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Hollandaise Sauce

Traditional Hollandaise sauce can be fiddly and difficult to make, especially if you do not own a double saucepan or have a cook top with inaccurate temperature gauges. This version made in a blender is foolproof and will work every time you make it.

The sauce is one of the five basic mother sauces in the French haute cuisine repertoire. Variations include – Sauce Mousseline, Herb Hollandaise, Mustard Hollandaise, and Maltaise Sauce.

Hollandaise Sauce

The Cook
Traditional Hollandaise sauce can be fiddly and difficult to make, especially if you do not own a double saucepan or have a cook top with inaccurate temperature gauges. This version made in a blender is foolproof and will work every time you make it.
4.5 from 2 votes
Prep Time 4 mins
Cook Time 10 mins
Total Time 14 mins
Course Sauces & Gravies
Cuisine French, Netherlands
Servings 1 serving
Calories 1064 kcal

Ingredients
  

  • 3 large egg yolks
  • 1 tablespoon lemon juice
  • 125 g butter melted
  • 2 tablespoons cold water
  • salt to taste
  • freshly ground black pepper to taste

Instructions
 

  • Place the egg yolks, lemon juice, water and pepper into a blender.
  • Blend for 20-30 seconds till light and creamy.
  • Melt the butter in the microwave and while the blender is running, gradually add the hot butter. Continue blending for 15-20 seconds after the last of the butter has been added.
  • Place the sauce into a saucepan and heat gently over low heat, stirring constantly until it thickens.
  • Add salt to taste.
  • Keep sauce warm until ready to use in a bowl over simmering water or place, covered, in the fridge until ready to use.
  • Sauce can be reheated by microwaving on high for 10 second intervals then removed and whisked until the desired thickness is achieved (usually 20-30 seconds total). If sauce separates on reheating allow to cool slightly to reduce the temperature and whisk continuously until it recombines.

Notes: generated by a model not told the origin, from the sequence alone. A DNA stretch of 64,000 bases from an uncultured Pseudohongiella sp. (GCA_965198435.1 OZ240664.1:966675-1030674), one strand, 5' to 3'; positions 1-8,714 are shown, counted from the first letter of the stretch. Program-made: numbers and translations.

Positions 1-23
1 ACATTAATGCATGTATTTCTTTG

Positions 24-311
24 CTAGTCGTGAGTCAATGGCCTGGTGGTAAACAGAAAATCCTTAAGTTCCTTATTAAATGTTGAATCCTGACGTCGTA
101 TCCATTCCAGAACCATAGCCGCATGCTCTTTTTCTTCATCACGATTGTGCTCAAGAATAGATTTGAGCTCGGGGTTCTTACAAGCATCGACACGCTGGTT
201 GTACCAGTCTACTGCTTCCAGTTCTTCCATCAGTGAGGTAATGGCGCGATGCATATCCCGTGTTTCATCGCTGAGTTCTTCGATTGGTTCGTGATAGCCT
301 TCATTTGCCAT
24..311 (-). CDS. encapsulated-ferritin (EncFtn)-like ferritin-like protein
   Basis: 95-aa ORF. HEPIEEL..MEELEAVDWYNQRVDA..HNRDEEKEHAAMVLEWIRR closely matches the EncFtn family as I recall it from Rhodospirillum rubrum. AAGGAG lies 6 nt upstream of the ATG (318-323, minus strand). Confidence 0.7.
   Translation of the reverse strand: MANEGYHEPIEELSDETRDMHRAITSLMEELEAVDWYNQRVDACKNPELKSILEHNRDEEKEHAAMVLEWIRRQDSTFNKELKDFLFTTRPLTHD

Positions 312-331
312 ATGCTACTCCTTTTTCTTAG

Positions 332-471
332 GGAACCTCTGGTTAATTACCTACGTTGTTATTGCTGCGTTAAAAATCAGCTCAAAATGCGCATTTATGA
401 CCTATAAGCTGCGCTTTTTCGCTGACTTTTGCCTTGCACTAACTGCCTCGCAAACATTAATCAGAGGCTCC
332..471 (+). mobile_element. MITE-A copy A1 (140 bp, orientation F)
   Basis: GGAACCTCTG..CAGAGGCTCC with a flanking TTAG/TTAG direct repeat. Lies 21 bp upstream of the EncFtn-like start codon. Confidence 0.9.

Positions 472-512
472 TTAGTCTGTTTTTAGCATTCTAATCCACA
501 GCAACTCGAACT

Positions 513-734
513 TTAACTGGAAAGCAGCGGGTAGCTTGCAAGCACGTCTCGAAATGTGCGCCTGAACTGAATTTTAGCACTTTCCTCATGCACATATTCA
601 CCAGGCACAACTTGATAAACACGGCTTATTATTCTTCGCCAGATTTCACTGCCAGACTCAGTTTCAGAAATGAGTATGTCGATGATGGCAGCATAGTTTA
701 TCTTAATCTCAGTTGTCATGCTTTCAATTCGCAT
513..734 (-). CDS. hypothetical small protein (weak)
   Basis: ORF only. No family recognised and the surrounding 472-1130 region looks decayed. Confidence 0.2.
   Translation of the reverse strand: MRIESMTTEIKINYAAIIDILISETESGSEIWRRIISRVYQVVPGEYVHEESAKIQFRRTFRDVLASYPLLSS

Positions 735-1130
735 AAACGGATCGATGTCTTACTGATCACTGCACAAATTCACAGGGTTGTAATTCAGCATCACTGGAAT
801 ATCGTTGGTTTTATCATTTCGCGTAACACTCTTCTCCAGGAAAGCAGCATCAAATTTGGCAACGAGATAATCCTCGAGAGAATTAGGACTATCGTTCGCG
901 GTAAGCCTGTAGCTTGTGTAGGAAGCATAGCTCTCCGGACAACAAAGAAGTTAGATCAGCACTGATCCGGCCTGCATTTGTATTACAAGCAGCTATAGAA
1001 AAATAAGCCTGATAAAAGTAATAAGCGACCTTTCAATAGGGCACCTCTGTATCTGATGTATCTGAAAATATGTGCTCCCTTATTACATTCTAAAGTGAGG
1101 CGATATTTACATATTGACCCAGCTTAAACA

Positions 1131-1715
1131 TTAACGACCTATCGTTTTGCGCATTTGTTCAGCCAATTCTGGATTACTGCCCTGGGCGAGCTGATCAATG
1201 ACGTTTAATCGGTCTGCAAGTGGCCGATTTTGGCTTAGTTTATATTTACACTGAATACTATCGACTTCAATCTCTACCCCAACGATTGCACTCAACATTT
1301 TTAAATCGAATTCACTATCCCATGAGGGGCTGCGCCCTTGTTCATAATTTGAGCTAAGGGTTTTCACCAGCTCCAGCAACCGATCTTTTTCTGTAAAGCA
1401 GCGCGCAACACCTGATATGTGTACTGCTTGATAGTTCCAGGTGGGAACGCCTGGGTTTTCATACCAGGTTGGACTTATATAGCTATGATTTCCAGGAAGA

Notes

Variations:
  • Herb Hollandaise - 1 tablespoon chopped fresh herb of your choice, chose from dill, parsley, coriander, chives. Serve with steaks or other red meat.
  • Mustard Hollandaise - 2 tablespoon Dijon mustard. Serve with red or white meat.

Derivatives

Being a mother sauce, hollandaise sauce is the foundation for many derivatives created by adding or changing ingredients. The following is a non-exhaustive listing of such minor sauces.

  • The most common derivative is Sauce Béarnaise. It can be produced by replacing the acidifying agent (vinegar reduction or lemon juice) in a preparation with a strained reduction of vinegar, shallots, fresh chervil, fresh tarragon and (if to taste) crushed peppercorns. Alternatively, the flavourings may be added to a standard hollandaise. Béarnaise and its children are often used on steak or other “assertive” grilled meats and fish.
    • Sauce Choron is a variation of béarnaise without tarragon or chervil, plus added tomato purée.
    • Sauce Foyot (a.k.a. Valois) is béarnaise with meat glaze (Glace de Viande) added.
    • Sauce Colbert is Sauce Foyot with the addition of reduced white wine.
    • Sauce Café de Paris is béarnaise with curry powder added.
    • Sauce Paloise is a version of béarnaise with mint substituted for tarragon.
  • Sauce Bavaroise is hollandaise with added cream, horseradish, and thyme.
  • Sauce Crème Fleurette is hollandaise with crème fraîche added.
  • Sauce Dijon, also known as Sauce Moutarde or Sauce Girondine, is hollandaise with Dijon mustard.
  • Sauce Maltaise is hollandaise to which blanched orange zest and the juice of blood orange is added.
  • Sauce Mousseline, also known as Sauce Chantilly, is produced by folding whipped cream into hollandaise.
    • If reduced sherry is first folded into the whipped cream, the result is Sauce Divine.
    • Madame Benoît’s recipe for Mousseline uses whipped egg whites instead of whipped cream.
  • Sauce Noisette is a hollandaise variation made with browned butter (beurre noisette).[29]
  • Sauce Bearssoise is hollandaise to which lime juice and zest are added; named after John T. Bearss, who developed the Persian lime variety about 1895.
  • Sauce Texainne is hollandaise to which grapefruit juice and zest are added; named for the state of Texas and its famous grapefruit cultivars.

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